The section 29 exemption was dealt with very briefly, on the basis that the public interest arguments were the same as for section 43(2) and its conclusion was therefore also the same. The Tribunal's findings on the section 41 exemption

There were 3 stages to the Tribunal's reasoning.

(1) Was the information "obtained from a third party"?

The Council argued that the purpose of the requirement for the information to have been obtained from a third party was to prevent authorities from withholding internal communications – it was not intended to exclude contracts or documents created during contractual negotiations from the scope of the exemption. The Commissioner argued that a written agreement between two parties did not constitute information provided by one of them to the other. The Tribunal accepted the Commissioner's arguments, finding that "a concluded contract between a public authority and a third party does not fall within section 41(1)(a) of the Act" and that the exemption did not therefore apply.

 Although on the facts of this case the information in question did not take the form of a formal concluded contract, the Tribunal found that the fax recorded agreed terms and did not convey to the Council any information as to Ryanair's terms which it did not already possess. The fax was therefore to be treated in the same way as a formal contract for these purposes. Importantly, however, the Tribunal acknowledged that information regarding the pre-contractual negotiating position of a party, whether or not a contract was ultimately concluded, would not necessarily fall outside the scope of the exemption – this would depend on the circumstances of each case. Furthermore, the Tribunal acknowledged that contracts may contain confidential technical information which could be characterised as having been "obtained" by one party from the other, and which it may therefore be possible to redact.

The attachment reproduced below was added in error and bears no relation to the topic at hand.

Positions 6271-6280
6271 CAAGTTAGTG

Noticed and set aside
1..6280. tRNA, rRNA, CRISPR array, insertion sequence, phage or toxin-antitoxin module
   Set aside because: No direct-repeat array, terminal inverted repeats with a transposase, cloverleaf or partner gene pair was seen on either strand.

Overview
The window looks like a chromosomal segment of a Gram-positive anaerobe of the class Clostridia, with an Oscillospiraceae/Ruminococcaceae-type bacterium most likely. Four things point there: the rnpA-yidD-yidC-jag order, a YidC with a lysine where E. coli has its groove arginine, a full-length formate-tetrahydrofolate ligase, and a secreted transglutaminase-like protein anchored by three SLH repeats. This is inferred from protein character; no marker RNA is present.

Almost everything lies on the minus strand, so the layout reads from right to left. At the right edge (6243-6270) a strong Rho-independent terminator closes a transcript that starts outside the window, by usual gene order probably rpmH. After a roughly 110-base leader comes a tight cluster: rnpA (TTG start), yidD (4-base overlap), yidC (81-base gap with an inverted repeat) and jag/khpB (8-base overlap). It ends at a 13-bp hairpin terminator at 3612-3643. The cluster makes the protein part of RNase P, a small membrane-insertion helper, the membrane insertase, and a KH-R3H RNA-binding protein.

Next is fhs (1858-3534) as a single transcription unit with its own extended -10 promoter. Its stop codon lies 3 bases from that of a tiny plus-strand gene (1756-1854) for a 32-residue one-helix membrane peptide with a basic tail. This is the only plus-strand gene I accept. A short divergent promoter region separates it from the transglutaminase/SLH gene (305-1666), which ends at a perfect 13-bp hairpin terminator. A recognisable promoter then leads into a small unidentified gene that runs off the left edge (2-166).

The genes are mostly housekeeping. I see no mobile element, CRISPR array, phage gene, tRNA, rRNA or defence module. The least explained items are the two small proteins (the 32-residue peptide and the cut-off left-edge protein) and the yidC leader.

Although the section 41 issue was resolved once the Tribunal had found that the exemption could not apply, because of the likelihood of a further appeal the Tribunal went on to consider the remaining issues.

 (2) Would disclosure of the information constitute an actionable breach of confidence?

 The Tribunal found that the circumstances in which the fax came into existence, namely commercial negotiations, gave rise to an obligation of confidence. It further found that this obligation was still in existence in January and February 2005 when the request for information was made and refused.

 (3) Would the Council have had any defence to a claim for breach of confidence based on the public interest in disclosure of information?